Monday, January 17, 2022

We borrowed from CBN to pay salaries, other expenses in 2020: Zainab Ahmed

The finance minister said the Buhari regime resorts to loans from CBN when “revenue underperforms.”

• November 22, 2021
President Muhammadu Buhari and Nigerian Minister of Finance Zainab Shamsuna Ahmed
President Muhammadu Buhari and Nigerian Minister of Finance Zainab Shamsuna Ahmed

Zainab Ahmed says President Muhammadu Buhari borrowed from the Central Bank to run the government and finance payment of salaries in 2020.

The Minister of Finance said this happened because 90 per cent of Nigeria’s revenue went into debt servicing.

Asked in an interview with ThisDay how long Nigeria’s debt servicing will continue, Mrs Ahmed said the government resorts to loans from CBN when “revenue underperforms.”

“In 2020, we had a challenge, when revenues were very low, we had some months that the ratio was up to 90 per cent revenue-to-GDP.

“In that case, we had to get a short-term facility from the Central Bank, to be able to support the government in terms of running its day-to-day expenditure,” Mrs Ahmed said.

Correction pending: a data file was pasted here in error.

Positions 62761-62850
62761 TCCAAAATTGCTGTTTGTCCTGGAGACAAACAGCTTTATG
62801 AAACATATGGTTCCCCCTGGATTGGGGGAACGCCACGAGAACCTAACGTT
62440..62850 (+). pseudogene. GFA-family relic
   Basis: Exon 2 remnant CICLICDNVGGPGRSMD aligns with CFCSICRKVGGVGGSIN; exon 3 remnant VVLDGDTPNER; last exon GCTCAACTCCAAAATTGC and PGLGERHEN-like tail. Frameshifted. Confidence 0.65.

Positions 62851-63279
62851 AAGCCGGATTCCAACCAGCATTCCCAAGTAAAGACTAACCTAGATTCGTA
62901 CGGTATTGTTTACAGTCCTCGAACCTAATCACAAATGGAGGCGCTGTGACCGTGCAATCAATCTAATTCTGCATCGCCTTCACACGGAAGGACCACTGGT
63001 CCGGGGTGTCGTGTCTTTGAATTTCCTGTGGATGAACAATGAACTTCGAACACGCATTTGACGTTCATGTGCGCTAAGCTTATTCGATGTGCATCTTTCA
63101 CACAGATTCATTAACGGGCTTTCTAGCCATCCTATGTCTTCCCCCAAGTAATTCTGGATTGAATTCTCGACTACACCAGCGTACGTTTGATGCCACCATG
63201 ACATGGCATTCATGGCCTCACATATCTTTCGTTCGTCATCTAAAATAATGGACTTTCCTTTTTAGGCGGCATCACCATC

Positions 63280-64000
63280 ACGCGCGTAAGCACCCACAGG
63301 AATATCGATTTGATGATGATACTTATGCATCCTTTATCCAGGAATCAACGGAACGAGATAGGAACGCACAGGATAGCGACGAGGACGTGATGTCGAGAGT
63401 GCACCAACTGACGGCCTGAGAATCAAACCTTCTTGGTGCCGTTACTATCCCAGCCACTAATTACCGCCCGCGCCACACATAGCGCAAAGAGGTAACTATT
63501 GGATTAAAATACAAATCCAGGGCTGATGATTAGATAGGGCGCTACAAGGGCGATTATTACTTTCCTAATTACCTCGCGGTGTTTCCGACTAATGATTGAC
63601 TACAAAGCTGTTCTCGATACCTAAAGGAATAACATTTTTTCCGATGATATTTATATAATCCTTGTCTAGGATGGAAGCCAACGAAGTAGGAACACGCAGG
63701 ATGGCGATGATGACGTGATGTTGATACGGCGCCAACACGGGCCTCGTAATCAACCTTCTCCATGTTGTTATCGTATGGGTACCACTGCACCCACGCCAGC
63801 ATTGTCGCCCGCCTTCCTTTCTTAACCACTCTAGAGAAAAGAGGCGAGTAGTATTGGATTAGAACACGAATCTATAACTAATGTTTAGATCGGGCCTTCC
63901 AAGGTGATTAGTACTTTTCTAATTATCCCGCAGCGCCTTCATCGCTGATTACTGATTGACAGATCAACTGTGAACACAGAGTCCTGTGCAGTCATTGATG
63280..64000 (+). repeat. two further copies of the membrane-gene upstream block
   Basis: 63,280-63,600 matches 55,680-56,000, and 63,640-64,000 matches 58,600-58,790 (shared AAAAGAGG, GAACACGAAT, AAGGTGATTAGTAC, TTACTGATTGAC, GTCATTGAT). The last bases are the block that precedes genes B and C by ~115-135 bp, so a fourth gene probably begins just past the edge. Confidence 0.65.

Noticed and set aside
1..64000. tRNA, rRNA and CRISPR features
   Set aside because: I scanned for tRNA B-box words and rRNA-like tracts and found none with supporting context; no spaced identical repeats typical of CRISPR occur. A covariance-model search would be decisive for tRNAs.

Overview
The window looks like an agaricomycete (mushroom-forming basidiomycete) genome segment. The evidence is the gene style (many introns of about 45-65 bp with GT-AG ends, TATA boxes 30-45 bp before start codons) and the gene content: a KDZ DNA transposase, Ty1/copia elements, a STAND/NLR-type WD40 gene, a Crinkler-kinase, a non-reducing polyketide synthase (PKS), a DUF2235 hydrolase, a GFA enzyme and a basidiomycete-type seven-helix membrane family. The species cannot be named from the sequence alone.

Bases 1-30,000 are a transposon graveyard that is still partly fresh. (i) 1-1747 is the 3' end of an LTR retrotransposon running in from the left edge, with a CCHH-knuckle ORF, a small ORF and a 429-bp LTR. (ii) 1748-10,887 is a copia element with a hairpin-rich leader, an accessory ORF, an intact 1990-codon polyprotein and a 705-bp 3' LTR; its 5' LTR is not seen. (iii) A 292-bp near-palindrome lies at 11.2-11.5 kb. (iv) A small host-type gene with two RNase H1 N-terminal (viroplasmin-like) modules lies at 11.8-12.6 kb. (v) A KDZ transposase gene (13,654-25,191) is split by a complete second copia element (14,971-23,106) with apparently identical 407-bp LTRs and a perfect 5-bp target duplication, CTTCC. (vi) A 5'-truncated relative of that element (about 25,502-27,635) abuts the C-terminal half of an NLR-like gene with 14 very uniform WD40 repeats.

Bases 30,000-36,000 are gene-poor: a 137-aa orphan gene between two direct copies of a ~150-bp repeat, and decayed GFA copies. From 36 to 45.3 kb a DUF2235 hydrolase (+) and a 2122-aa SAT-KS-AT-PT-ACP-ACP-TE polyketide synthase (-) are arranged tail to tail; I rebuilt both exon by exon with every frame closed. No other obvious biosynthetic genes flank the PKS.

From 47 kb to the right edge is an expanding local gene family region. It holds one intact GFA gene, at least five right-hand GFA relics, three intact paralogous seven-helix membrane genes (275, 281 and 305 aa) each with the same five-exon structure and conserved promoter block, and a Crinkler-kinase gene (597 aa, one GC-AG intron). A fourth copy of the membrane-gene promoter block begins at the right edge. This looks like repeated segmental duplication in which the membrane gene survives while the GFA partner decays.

She added that the trend of Mr Buhari borrowing from the CBN to pay salaries and run day-to-day activities of the government stopped in March 2021.

“We are no longer in that position. From March this year, we didn’t have to borrow from the CBN and we were able to use our revenues to service debts,” Mrs Ahmed said.

She justified the borrowing spree of the Buhari-led regime, saying borrowings are invested in building infrastructure, however, Nigerians have criticised the regime’s borrowing spree.

In September when Mr Buhari wrote the National Assembly requesting for another $4 billion loan, former President Olusegun Obasanjo, whose administration is lauded for clearing Nigeria’s foreign debt, condemned the loan request as “foolish and criminal.”

According to the Nigerian Domestic and Foreign Debt report that was published this year by the National Bureau of Statistics (NBS), the country’s total public debt as of September 2020 stood at N32.2 trillion ($84.57 billion).

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